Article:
Canadians fail to plan properly for university

By Bryan Borzykowski | September 7, 2007 | Last updated on September 7, 2007
4 min read

Forget saving for retirement — if there’s anything you should be discussing with your younger clients, it’s saving money to send their kids to university.

According to a new survey from the Bank of Montreal, a year of university — tuition and living expenses — can run about $11,000, and for many the costs are even higher. With a number that large, it’s surprising to learn that more than 50% of students polled in the BMO study underestimate the costs of education by as much as 34%.

“The results are pretty surprising,” says Sid Chopra, director of everyday banking at BMO. “We were shocked to see them.”

Even more unsettling is that only one in five university students have consulted a financial advisor about their education costs, and more than half said they haven’t even had a conversation with their parents about saving for university.

“It’s shocking news that students haven’t talked to their parents and, more importantly, developed a budget with parents or a financial expert,” says Chopra.

The study also found that, on average, students expect to pay back their student loans within five years of graduation, which could delay the purchase of a house or investing for the future, says Chopra.

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Why aren’t more families planning for university? Chopra explains that it comes down to planning a proper budget, which many people don’t do.

“That requires understanding what you have, your RESPs and loans,” he says. “But the real issue is more around understanding what the expenditures could be and budgeting for that.”

Chopra says more students should utilize a financial advisor who can help assess what their “inflows and outflows” are. “The perception out there is that financial experts are for people who have jobs and are ready to plan for retirement. Students are busy focusing on other things, but it’s our job as a financial organization to deal with this issue.”

Financial advisors who talk to students might want to discuss “the full picture,” which includes unplanned costs, such as entertainment or travel expenses. Chopra also says it’s wise to set aside two accounts — a chequing and savings account — for day-to-day costs and future tuition fees.

But while students share in the responsibility of saving for university, parents should be thinking about tuition fees from the day their child is born. The best way to save, says Vera Adamovich, a CFP with Independent Planning Group, is with a registered education savings plan. “We make them aware of the RESP,” she says. “There’s free money to be had from the government, and systematic contributions to a plan like this is painless.”

She says even $50 a month to start is a good idea. If your client can put $2,500 into an RESP by the end of the year, the government will kick in another $500.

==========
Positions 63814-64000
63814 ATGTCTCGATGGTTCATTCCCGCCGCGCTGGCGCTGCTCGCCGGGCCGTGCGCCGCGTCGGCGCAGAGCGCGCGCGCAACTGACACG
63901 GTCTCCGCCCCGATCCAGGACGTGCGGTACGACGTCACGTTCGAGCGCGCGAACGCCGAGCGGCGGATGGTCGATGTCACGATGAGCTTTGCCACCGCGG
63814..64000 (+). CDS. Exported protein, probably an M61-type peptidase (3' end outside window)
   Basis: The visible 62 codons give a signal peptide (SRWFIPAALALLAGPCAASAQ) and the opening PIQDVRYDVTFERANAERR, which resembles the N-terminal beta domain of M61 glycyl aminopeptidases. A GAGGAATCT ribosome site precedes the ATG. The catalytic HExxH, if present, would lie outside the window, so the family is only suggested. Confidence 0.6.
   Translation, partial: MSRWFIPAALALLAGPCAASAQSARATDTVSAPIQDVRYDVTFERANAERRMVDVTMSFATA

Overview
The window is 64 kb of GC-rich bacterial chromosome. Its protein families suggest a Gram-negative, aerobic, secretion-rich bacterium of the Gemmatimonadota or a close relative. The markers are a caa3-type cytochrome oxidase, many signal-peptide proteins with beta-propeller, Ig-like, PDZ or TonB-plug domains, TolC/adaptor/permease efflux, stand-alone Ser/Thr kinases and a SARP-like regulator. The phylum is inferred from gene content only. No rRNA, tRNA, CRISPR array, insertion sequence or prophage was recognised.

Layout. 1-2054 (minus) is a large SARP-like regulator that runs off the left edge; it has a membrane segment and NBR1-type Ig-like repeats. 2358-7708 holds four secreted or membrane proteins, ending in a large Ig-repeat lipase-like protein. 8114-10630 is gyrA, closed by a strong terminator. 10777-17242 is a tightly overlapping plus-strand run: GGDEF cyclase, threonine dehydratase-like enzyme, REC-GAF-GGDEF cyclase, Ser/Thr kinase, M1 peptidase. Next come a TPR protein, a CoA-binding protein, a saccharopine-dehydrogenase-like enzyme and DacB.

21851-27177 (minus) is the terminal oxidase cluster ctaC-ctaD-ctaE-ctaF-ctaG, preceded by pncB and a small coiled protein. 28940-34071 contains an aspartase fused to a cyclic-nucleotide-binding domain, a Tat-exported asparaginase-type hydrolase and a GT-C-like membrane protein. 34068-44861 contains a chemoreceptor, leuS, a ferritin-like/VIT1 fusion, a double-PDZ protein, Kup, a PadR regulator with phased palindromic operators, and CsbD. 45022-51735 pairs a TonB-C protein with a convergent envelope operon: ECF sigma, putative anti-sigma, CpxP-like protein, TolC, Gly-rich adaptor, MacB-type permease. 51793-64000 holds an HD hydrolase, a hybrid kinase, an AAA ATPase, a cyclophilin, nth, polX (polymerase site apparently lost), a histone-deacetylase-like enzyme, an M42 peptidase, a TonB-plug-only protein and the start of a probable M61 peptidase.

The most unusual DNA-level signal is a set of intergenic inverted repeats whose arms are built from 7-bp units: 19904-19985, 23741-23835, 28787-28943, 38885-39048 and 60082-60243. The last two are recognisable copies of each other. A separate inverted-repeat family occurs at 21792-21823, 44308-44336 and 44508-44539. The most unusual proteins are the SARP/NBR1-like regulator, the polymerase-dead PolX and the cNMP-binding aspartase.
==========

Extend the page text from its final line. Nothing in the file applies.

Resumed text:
“Imagine doing that over 17 years,” she says. “Education comes, and you’ve got two years of university completely paid for.”

Adamovich says children should help out with savings, too, by putting part of their allowance in their piggy bank or directly into the RESP. “Then, when they go to school, they will have several sources of income.”

She says a lot of her clients don’t seek out the numerous scholarships available, which could also help cut costs.

But what if your client can’t afford to put thousands of dollars a year into an RESP? Graeme McPhaden, a CFP with Armstrong & Quaile Associates in Toronto says putting away $10 a month is better than nothing. “In 18 years you’ll have close to $2,000,” he says. “Now you have at least the cost of a semester of courses covered.”

He also tells clients to put into their RESP the $100 a month that they receive from the Universal Child Care Credit. They’ll receive the yearly $1,200 credit only until the child turns six, but that’s a good start to university savings.

One novel way to save for a child’s education, says Adamovich, is to tell family members to give cash, instead of gifts, for Christmas and birthdays. “If a parent puts in $100 every Christmas for their kid, that growth could easily be more than $2,000 for education.”

Still, no matter what you do, it’s important to get kids thinking about their financial future early. McPhaden admits that it’s hard for kids to save money, especially if they’re only 13, but it “shouldn’t be something to talk about the week before you’re off to frosh week” either.

“It’s wise to have a plan to follow and figure out how to get a kid in university without accumulating a lot of debt,” he says. “You can’t do much the summer before school starts. That’s too late.”

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Bryan Borzykowski